While everyone knows curd/dahi is good for you, what is a matter of great confusion is which variety you ought to choose: Probiotic, homemade or the slim version? This is one of those new age debates that demands an explanation, so we went straight to the experts.
Those who say: "Who cares-dahi is dahi”—are missing the point, which quite simply is this: there is more to differentiate each variety on the store shelves than just their fancy price tags.
Meet the good bacteriaAll variants of curd or yoghurt contain gut-friendly lactobascillus bacteria that convert lactose into lactic acid. A probiotic curd could contain a variety of other beneficial bacteria in addition to these. Homemade curd may contain fewer numbers of the friendly bacteria, while probiotic curd may have higher numbers.
Probiotic vs Slim dahi vs homemade dahi: What's in a namePlenty apparently. Traditionally, homemade curd is made by introducing the culture into boiled and cooled milk, and allowing the curd to set for a few hours. So why buy from a store what's easily made at home? One of the top reasons is convenience. With lifestyles getting more hectic by the minute, people may not have the time boil and cool milk, or even remember to set the dahi each day.
Where Homemade scores higherYou can control the type of milk (organic, A2, full cream or skimmed) to make curd or yoghurt with. Homemade curd is healthy, and scores high on fresh flavours, is more economical and yes, you’re reducing the use of single-use plastic by making fresh tubs of curd at home. And let us add that it is an exercise in mindfulness!
Also read: How to make greek yoghurt
Let’s list the pros for store-bought yoghurtDr. R. Hemalatha, Director, National Institution of Nutrition (NIN) points out: “Branded dahi is standardized, for texture, flavour and the culture that is used in it, whereas home-made curd is not standardized. However, the home-made curd can also confer immense health benefits. Regular consumption of curd can improve the immune system, manage hypertension and improve calcium levels. Some of our studies even show that it can help improve gut health as well as lipid profile and reduce the risk of hypertension."
The process followed in a commercial set up is standardized—and has a higher SNF (Solids Not Fat) content that is achieved through specific techniques thereby giving the curd a smoother, firmer texture and taste. The culture used in the commercial production of curd is the monoculture of a single cloned bacterium or it may be a cocktail of some specific bacteria. This ensures consistency of both texture and taste. At home, we usually use the culture from the previous day's dahi which can deteriorate if temperatures and timing is not maintained.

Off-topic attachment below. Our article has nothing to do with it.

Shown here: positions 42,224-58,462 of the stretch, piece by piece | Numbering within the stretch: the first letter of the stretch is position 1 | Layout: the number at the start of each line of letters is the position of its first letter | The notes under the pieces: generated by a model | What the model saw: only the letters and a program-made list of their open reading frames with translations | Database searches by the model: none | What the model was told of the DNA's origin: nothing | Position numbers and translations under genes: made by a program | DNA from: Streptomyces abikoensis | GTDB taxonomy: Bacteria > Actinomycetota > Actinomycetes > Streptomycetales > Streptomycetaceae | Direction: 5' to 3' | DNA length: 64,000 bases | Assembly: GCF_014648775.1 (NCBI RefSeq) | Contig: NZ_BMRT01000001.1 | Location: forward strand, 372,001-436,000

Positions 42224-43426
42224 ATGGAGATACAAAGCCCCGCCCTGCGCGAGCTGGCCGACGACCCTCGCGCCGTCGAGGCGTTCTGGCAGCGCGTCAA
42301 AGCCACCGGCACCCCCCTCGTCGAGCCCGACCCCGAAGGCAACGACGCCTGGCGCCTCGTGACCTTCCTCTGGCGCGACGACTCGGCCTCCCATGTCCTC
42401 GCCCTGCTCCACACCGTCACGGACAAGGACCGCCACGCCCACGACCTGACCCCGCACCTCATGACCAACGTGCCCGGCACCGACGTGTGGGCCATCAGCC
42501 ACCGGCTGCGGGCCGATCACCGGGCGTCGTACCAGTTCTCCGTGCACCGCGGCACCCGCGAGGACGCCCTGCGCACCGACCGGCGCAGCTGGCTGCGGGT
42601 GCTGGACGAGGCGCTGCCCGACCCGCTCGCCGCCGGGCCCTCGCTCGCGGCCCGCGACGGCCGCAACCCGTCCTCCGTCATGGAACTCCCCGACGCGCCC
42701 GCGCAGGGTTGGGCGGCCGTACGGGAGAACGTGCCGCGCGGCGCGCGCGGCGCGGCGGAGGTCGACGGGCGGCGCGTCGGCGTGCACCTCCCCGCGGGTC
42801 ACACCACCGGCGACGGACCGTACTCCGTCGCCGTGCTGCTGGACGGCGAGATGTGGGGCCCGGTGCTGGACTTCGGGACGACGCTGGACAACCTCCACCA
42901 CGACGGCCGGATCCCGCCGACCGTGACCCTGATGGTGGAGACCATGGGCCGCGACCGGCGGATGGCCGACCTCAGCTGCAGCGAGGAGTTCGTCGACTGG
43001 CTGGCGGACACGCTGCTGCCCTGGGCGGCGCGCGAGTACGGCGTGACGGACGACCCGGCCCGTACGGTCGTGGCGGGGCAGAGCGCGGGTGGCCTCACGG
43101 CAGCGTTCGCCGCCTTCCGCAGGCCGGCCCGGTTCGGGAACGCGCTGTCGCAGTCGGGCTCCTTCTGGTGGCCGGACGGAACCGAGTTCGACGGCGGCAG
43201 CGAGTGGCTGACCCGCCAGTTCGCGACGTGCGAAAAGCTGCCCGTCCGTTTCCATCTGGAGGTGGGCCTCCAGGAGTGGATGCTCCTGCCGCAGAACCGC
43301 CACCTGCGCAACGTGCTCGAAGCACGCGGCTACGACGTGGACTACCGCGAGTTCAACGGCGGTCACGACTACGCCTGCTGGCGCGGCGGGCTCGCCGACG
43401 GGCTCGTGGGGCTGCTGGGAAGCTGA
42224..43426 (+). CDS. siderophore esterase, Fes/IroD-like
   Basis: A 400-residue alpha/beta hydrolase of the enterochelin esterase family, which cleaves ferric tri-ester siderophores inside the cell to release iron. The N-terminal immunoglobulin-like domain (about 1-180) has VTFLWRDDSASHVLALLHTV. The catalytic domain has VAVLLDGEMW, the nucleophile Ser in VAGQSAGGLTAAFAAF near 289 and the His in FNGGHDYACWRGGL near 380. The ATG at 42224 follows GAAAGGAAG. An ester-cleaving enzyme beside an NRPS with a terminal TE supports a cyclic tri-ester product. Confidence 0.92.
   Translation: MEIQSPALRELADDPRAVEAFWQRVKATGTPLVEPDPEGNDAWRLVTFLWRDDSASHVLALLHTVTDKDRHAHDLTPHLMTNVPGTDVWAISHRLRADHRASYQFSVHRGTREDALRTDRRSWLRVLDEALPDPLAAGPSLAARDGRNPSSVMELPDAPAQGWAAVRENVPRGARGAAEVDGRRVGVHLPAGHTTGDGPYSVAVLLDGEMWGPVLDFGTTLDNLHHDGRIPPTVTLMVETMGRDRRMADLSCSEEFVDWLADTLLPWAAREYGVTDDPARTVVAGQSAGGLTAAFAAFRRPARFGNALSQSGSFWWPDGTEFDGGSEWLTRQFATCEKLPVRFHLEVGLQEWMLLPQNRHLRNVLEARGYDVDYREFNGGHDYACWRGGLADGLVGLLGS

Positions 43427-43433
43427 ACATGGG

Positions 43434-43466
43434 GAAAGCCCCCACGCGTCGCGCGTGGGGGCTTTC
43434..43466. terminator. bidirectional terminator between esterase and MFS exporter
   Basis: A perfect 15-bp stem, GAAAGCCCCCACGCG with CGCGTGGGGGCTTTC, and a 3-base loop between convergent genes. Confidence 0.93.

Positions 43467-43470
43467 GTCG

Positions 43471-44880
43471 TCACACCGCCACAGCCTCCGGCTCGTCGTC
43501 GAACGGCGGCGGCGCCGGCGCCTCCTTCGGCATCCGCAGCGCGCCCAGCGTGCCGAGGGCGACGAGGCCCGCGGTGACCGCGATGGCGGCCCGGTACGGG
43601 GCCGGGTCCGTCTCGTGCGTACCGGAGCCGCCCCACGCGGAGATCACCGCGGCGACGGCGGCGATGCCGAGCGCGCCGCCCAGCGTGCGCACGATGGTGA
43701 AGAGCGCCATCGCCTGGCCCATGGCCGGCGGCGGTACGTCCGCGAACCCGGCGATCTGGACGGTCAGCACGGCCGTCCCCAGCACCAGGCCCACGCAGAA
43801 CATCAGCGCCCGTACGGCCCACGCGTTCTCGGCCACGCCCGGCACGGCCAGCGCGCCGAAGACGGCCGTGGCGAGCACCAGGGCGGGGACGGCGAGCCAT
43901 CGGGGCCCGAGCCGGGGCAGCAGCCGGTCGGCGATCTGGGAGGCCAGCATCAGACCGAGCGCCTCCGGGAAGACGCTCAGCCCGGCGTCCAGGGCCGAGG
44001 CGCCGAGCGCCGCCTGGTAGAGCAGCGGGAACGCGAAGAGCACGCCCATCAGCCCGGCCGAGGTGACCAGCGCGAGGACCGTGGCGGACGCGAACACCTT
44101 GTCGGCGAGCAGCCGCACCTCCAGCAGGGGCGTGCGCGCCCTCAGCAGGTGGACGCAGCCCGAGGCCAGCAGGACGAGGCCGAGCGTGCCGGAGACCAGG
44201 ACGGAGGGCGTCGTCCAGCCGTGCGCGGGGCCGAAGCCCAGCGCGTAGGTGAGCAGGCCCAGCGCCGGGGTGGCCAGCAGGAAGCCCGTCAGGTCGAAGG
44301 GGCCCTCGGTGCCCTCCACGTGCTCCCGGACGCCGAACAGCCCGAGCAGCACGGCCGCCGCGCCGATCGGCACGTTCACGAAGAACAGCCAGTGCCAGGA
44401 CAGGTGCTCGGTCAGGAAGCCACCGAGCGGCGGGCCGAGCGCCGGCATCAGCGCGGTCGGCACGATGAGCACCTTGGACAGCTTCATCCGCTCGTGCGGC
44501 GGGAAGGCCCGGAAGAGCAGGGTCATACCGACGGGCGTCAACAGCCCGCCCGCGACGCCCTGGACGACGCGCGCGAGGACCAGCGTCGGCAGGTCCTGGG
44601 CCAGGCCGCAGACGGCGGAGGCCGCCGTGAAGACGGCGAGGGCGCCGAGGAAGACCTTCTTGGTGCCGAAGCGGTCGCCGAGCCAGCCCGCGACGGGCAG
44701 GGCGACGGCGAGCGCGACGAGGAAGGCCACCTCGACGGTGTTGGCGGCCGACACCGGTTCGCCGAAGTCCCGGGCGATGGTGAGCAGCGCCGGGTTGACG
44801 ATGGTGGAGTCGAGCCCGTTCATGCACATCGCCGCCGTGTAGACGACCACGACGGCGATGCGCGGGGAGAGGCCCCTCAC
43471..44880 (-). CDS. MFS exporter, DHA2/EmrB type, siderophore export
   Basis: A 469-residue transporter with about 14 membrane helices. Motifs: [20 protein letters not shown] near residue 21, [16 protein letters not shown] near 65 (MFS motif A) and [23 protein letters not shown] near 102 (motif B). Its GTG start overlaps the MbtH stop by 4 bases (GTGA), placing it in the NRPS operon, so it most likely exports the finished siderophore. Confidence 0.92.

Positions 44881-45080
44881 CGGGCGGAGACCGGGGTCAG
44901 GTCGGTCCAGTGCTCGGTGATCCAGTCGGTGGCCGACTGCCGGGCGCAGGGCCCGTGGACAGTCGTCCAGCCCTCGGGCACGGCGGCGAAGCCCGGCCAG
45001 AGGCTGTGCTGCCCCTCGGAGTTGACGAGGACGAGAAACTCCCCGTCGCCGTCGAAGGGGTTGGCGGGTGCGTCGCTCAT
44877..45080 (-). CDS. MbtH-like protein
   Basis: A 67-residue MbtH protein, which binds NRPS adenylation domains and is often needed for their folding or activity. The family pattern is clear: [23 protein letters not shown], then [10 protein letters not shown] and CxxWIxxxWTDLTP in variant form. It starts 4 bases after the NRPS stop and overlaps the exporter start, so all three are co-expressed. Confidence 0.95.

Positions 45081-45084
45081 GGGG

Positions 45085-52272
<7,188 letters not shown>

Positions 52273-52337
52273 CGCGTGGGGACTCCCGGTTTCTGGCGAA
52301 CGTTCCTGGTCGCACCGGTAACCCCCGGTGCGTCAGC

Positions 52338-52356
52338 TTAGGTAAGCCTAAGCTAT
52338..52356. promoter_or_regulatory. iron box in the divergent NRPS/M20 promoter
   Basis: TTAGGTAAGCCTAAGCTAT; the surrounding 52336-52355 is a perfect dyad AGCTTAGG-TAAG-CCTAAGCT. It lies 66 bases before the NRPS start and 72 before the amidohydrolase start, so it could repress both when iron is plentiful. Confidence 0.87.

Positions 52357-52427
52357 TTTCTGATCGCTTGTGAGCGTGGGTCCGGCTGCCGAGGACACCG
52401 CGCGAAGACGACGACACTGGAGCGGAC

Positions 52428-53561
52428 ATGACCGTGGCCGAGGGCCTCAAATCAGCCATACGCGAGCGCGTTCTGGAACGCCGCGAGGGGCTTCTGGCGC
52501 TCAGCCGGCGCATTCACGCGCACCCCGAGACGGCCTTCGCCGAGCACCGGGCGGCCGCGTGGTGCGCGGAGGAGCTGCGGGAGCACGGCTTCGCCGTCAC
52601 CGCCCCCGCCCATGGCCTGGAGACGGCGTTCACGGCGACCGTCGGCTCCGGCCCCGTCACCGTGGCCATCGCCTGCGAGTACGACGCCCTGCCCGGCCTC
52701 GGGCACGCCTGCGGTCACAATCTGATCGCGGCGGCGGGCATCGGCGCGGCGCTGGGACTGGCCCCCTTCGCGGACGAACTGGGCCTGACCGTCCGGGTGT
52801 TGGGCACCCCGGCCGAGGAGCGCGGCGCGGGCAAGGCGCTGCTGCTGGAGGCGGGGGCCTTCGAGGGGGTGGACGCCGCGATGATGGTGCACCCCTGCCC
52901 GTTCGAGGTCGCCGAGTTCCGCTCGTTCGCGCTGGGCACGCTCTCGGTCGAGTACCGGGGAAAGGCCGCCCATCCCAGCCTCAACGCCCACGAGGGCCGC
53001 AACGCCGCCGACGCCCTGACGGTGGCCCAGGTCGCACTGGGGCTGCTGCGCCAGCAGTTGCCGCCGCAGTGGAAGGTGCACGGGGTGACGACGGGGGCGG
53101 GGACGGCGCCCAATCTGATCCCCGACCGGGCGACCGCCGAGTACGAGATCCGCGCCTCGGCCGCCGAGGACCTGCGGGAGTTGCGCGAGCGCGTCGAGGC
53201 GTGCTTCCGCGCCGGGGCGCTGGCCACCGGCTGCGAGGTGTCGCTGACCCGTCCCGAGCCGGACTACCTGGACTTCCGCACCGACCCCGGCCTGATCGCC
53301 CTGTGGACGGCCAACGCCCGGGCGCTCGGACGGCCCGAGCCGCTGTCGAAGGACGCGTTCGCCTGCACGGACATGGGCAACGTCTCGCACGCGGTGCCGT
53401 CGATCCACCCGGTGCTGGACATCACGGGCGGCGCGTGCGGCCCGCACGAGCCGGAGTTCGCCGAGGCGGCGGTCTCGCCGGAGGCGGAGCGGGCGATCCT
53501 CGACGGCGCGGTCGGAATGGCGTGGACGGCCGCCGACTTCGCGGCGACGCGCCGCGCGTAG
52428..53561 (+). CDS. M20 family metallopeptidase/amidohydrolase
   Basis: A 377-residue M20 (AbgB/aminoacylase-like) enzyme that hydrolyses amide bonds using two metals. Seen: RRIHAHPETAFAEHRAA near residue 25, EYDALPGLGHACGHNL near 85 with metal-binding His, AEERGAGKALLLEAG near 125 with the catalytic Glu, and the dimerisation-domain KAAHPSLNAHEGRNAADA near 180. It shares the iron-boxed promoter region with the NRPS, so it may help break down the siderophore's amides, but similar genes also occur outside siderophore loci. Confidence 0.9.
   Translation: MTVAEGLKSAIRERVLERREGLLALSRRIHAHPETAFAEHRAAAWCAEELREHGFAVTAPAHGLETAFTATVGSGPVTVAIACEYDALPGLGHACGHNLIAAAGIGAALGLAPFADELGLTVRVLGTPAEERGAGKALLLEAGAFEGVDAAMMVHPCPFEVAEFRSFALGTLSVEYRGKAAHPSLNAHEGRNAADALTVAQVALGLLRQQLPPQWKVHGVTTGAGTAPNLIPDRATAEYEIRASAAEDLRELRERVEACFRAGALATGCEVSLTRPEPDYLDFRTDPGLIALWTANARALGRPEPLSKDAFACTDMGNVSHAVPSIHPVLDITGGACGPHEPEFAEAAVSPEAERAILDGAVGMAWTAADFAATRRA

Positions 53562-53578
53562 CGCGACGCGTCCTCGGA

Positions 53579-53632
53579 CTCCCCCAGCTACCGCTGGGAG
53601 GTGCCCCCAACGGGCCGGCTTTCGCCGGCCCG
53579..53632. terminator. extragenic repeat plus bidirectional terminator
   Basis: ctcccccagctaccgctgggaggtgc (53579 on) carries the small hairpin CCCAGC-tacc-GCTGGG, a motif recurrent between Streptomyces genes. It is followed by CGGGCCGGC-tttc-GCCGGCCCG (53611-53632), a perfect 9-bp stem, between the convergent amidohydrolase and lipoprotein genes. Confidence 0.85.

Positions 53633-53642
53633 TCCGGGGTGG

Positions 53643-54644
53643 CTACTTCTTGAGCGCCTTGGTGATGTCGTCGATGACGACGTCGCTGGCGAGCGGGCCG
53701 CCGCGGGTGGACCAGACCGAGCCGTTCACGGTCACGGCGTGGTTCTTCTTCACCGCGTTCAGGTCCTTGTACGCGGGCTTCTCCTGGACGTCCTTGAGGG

Having settled that, let’s look at your options for branded dahi—which popularly come in two main varieties, probiotic and slim.
Also read: Probiotics may not be healthy for everyone
Probiotic versus Slim"Probiotics are live micro-organisms that provide health benefits when consumed in specific quantities. For any product to be called a probiotic, like the probiotic drink or milk or yogurt, the product must contain a specific strain of live bacteria in specific numbers that are resistant to gastric acid, bile and pancreatic juices—this product is standardised.
Slim Dahi on the other hand is a low-fat variant—an option peddled for weight watchers. "All varieties of dahi/yoghurt will have naturally occurring sugars present in milk, but some have way too much added sugars to boost the taste. This is particularly true of slim yoghurt. So leave it out. If you must, eat either pro-biotic or home-made but without extras like sugar, maple syrup, tinned fruit or nuts," says nutritionist Rati Singh from a Government Health Center in Pune.
The Verdict: Yes to homemade and Probiotic Dahi, No to slim Dahi"Homemade dahi is still a good option especially for the common people who may not be able to afford branded stuff. It is cooling and a good digestive,” says Dr. SubbaRao M Gavaravarapu of NIN.
Also read: Dahi vada - sugar, spice and all things nice
What he would not use, he says, “is the ‘slim’ version for plenty of times the name is misleading. "Researchers in Spain who studied the benefits of full-fat variety vs low fat yoghurt in 8500 men and women over 7 years found that those who had a whole pot of curds/yoghurt a day were 19 per cent less likely to fall into the obese category than those who ate it less than twice a week. These benefits applied to only those who ate the full fat variety, probiotic or not. The benefits of low-fat yoghurt/curds may be cancelled out by it being more sugary than normal.
Closer home, nutritionist Rati Singh from a Government Health Center in Pune district says the choice would always be between Probiotic and homemade dahi; the slim version would not even be a choice. "To begin with, curd or yoghurt do not have a lot of fat. So why use a slim version at all? For children up to 18 years, Singh would go with good‘ol ghar ka dahi, "sans preservatives."
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